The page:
The Circus Bear
I’ve been startled to learn, during this long year of Covid, how deep healing reveals such astonishing freedom. Here is a favorite story, which has challenged me over the years.
Many years ago, circus trains criss-crossed the United States. The performers and their props were in some wagons, and their animals had their own cages. People liked to stroll along the line of parked wagons to view the animals – lions, tigers, bears and even a lonely elephant or two. One evening a small group stopped in front of the bear. Shee was huddled back in the corner, clearly so unhappy with her life. It was almost as if she knew that she belonged in the countryside there, free to climb a tree and live in the woods. She was, after all, an American black bear, not an exile from the tropics. Something had called out to her. It made her very sad, and the people sensed that.
The next day some townsfolk gathered and began to imagine freeing the bear to her proper world. They gathered friends and kin, and soon they had enough money to buy her from the circus owner. The whole town was very excited. Someone brought a tractor to haul the bear in her wagon out to a perfect place in the neighboring forest. The townsfolk had made a little clearing next to a lovely stream, and there they parked the cage. They put food and water outside, opened wide the door, and left quietly.
The next day, when they went to see what was happening, the bear was still crouched in the corner of her cage, and the food and water were untouched. They spoke kindly to the bear, and then left again. The next day, they found the same thing. The bear was crouched in the corner of her cage, even though the door was wide open. The townsfolk were frustrated and impatient now. Why wouldn’t she leave? What was she frightened of? Did s not want to be free?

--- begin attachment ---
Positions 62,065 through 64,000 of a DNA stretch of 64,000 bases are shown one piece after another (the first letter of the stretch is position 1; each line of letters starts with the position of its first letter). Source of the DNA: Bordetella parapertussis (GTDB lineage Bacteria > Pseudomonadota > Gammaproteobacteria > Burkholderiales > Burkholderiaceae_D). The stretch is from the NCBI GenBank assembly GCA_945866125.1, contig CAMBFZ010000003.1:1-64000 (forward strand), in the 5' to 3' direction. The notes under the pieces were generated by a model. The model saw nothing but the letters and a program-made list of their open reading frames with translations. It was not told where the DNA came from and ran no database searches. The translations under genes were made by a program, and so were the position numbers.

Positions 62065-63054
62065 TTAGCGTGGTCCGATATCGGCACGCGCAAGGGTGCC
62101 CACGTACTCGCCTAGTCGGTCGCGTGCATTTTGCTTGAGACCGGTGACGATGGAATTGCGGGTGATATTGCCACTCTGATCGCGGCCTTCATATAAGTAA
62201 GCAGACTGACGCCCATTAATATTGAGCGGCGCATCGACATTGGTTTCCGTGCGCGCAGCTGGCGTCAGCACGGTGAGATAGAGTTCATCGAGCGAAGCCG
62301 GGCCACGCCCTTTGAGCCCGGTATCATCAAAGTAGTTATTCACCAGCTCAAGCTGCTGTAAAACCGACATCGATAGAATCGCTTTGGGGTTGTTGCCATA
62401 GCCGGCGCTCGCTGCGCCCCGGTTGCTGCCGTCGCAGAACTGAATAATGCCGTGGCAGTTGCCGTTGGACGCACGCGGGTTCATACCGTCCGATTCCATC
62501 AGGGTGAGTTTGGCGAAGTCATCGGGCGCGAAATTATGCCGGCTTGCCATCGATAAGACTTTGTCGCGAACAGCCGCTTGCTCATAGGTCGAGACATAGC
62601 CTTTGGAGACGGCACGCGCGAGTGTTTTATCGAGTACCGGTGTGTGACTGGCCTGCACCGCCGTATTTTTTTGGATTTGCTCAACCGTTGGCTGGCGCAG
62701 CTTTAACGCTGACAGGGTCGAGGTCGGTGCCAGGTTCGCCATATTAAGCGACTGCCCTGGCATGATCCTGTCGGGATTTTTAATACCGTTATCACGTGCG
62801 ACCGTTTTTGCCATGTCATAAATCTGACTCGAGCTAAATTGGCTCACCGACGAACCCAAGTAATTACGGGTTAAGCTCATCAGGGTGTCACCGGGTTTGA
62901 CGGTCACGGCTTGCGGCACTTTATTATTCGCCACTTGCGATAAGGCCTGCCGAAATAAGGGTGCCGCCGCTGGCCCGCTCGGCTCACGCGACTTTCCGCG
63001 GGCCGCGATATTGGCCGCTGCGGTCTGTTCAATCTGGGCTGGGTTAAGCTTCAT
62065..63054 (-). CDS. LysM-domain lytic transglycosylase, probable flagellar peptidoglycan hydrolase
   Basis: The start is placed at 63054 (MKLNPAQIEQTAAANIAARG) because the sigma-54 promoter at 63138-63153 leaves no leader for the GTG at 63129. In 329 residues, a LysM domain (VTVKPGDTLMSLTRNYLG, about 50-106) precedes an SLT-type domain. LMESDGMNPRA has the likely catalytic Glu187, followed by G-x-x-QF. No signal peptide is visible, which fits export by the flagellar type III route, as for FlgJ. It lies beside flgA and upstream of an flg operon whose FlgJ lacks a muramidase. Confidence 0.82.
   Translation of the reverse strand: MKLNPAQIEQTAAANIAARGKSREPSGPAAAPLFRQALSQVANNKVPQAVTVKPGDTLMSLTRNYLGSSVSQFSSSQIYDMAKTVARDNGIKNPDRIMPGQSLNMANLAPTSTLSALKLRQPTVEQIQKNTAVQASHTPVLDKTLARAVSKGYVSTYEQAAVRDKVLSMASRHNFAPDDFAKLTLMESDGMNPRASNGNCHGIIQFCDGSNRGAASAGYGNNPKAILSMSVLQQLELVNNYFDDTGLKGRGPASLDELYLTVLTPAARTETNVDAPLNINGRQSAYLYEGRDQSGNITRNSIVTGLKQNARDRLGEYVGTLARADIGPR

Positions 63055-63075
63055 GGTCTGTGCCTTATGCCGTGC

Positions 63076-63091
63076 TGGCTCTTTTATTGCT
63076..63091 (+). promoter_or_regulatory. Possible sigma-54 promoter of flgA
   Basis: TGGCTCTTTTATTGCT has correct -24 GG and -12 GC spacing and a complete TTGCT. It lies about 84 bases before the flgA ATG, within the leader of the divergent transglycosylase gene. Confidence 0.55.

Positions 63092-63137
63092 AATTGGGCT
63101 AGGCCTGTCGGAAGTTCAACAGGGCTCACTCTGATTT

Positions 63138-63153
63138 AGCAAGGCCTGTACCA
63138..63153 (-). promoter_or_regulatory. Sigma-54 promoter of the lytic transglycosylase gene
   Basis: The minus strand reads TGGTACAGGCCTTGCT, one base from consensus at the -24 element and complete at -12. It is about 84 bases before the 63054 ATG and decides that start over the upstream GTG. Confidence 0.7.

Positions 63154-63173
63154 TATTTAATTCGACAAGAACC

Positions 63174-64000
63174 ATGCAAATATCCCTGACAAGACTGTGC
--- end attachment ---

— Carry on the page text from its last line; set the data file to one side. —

And so it continued, for many days.
The tellers of the story say, eventually, the bear inched her way to the open door, and apparently, one day, just slipped out. But no one really knows, for the townsfolk were so disappointed, they stopped checking each day. No one knows for sure, and as I said, this happened a long time ago.
So, my friends, my question for myself and all of us: Is there a place in my life where I am crouched in the corner, too fearful to explore my freedom? Is there an inner caged bear who longs to be free?
4 thoughts on “The Circus Bear”
“There’s no place like home”,Dorothy says in the book,The Wizard of Oz”
I was saddened by the Circus Bear’s story & I felt her fear of leaving the only home she knew & how she must have felt safe in her cage, surrounded by the calls & movements of her neighbor animals. No one could help her
as she felt abandoned in her forest cage & when she finally emerged she longed to be back with her Circus friends. If she could speak ‘human’ I think she would have said “Thank you, but I’m fine”.
Totally!!! I think sometimes too a person or bear caged too long brazenly charges out into the world and in this way hides her fear, but it is still there. Often, I think, it is also hard for others to see the internal fear or resonate with it when it is successfully hidden by swagger or brashness. I’m sad that the town’s people could not sit gently with the frightened bear as she worked to overcome her fear. I always long to see the manifestations of empathy toward clearly frightened bears as well as those hiding fear behind brashness.
Great story (and question), Penny! I’m about to do the opposite of crouching; more like a flying-by-the-seat-of-my-pants move. I’ll share how it turns out when we can finally have lunch together again.
Love this story but especially the questions at the end. Thanks.